Love letter to the beautiful – and useful – stairs at Erasmus University
The stairs at the Polak building are like a physical manifestation of M.C Escher’s Relativity, the famous drawing of different staircase leading to endless different places in a world where gravity doesn’t exist. The only difference between Escher’s stairs and the ones at Polak, is that in the drawing the stairs are actually used. While at EUR the elevator is preferred.
If you take a look at the staircases at the Polak Building, the new Library and Erasmus MC you cannot but conclude they are quite beautiful. Even the concrete ones in the old main building are quite impressive in a kind of eastern European 1960’s way. The elevators on the other hand are nothing special, yet we love using them.
The fact that the elevators get the most exercise is ridiculous, according to the Erasmus Sustainability Hub. Therefore earlier this year they organized a five-day staircase challenge to promote exercise in the Polak. Even Rector Magnificus Pols helped to promote the use of stairs. Being a physician, he said in an interview in Erasmus Magazine: ‘You work here, you study here, but you also need to do some exercise. Take the stairs, as I have done. It’s for the best, it’s for your health.’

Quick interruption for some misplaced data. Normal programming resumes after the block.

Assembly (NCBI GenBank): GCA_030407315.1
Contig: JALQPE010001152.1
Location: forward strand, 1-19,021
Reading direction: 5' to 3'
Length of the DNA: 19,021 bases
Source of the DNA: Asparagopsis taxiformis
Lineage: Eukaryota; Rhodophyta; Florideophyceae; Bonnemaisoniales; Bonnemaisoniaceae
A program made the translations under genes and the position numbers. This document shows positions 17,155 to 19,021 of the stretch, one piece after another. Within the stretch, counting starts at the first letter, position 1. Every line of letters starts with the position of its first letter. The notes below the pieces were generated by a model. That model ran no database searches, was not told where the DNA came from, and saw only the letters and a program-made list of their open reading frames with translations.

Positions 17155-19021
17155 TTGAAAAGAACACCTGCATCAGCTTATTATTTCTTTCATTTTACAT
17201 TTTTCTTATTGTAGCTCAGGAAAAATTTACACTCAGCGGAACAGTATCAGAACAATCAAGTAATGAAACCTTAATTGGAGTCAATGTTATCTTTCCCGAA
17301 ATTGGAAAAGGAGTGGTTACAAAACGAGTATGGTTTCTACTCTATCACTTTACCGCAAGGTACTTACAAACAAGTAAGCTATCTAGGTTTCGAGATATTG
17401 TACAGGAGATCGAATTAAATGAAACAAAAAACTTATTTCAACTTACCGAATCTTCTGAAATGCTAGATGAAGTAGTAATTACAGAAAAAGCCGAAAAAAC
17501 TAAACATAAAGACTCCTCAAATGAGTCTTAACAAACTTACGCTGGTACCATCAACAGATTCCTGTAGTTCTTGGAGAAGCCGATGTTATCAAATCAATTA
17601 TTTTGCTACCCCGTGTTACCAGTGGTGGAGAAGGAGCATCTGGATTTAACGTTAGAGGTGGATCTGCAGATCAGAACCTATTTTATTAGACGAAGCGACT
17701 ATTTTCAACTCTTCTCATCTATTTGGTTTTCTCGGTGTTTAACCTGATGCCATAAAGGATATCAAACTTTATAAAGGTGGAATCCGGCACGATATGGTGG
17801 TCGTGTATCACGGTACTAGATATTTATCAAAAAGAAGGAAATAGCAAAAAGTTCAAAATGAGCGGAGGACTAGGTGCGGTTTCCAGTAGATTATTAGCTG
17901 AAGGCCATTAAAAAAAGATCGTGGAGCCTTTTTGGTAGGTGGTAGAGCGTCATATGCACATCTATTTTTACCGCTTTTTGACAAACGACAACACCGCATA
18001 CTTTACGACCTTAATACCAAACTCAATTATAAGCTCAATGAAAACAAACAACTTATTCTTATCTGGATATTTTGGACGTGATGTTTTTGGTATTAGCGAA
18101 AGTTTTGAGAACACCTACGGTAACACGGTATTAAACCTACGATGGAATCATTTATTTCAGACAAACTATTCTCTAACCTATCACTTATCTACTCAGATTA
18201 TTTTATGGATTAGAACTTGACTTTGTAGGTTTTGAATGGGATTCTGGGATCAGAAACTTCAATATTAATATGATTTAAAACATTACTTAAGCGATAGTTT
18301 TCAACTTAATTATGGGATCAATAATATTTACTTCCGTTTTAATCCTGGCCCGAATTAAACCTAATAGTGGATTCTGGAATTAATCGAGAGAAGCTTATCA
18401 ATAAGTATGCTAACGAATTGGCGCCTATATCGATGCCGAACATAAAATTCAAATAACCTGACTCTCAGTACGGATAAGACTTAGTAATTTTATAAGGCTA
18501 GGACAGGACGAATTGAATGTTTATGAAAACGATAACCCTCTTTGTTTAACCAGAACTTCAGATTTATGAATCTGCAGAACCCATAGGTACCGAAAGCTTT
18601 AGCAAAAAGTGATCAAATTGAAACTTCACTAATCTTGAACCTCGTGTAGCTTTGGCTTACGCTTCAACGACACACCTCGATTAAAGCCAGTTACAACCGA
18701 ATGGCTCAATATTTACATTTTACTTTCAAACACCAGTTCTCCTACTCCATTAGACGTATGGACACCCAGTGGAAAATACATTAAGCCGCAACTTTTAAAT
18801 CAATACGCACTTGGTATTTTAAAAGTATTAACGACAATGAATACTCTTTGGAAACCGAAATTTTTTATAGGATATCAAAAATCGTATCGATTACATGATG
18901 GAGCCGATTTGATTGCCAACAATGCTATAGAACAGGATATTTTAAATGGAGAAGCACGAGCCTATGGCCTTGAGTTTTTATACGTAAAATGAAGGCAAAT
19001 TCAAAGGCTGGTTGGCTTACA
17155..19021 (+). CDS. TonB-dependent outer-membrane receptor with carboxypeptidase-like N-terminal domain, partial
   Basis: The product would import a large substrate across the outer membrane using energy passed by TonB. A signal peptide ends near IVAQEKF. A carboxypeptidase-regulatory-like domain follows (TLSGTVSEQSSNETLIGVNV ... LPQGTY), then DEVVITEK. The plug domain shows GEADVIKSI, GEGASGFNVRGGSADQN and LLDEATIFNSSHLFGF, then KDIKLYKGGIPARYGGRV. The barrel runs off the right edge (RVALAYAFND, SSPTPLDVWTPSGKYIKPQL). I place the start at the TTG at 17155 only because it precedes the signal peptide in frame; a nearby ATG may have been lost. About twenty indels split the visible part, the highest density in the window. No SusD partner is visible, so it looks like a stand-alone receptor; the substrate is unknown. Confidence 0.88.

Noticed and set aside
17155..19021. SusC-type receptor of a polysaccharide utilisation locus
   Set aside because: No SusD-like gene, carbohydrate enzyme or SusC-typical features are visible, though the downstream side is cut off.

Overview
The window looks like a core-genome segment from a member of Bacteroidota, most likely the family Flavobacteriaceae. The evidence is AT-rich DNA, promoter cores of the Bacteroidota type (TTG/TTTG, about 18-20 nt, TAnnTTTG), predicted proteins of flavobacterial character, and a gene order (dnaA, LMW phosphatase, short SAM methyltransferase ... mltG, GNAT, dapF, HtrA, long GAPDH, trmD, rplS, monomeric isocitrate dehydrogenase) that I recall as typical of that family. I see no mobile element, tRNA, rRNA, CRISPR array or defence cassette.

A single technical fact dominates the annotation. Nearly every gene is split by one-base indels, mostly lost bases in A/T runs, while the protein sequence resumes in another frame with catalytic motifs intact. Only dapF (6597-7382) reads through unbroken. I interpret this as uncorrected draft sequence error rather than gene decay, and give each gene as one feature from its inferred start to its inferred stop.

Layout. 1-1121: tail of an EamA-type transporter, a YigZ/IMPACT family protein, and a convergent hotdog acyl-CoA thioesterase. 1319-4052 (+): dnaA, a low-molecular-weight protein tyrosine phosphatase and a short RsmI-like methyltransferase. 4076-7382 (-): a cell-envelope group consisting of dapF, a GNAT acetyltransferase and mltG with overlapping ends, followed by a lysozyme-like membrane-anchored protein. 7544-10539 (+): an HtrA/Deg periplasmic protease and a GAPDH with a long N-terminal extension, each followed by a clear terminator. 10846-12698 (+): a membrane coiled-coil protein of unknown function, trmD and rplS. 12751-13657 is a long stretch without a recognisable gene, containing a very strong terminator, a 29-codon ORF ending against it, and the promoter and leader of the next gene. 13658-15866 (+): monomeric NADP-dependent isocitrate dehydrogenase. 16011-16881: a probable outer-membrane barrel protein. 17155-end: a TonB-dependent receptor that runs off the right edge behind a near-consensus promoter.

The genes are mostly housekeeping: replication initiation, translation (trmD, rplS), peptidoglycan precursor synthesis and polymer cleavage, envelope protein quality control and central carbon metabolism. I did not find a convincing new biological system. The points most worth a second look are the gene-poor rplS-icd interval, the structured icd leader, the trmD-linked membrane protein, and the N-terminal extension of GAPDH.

Friendly push needed
Research has pointed out that short, intense bursts of stair climbing have major benefits you're your health. Also it burns calories. A trip to the fifth floor of the Polak Building burns a total of 25 calories.
So it’s good for your health, your looks, the environment, and still most of those beautiful stairs go wasted. Why? Because simply by telling people to do things differently, they don't immediately change their behavior, Professor Semiha Denktas thinks. Besides her work as head of the Social & Behavioral Sciences department at Erasmus University College, she’s the academic director of the Rotterdam Centre for Health Promotion. ‘Many of the diseases and health problems we see nowadays are caused by behavior: unhealthy eating, too little exercise, not enough sleep, stress. As a researcher, I delve into the world of my research population and talk extensively with the subjects. How do they live, what information and tips do they need to make healthier choices? It turns out that giving people a friendly push in the right direction works well. For example as is happening with the piano staircase at Central Station: each step makes a sound and that’s a nice way to encourage people to take the stairs more often.’ In that sense maybe the prizes (varying from reusable water bottles to Erasmus Sport passes) will get you climbing those stairs.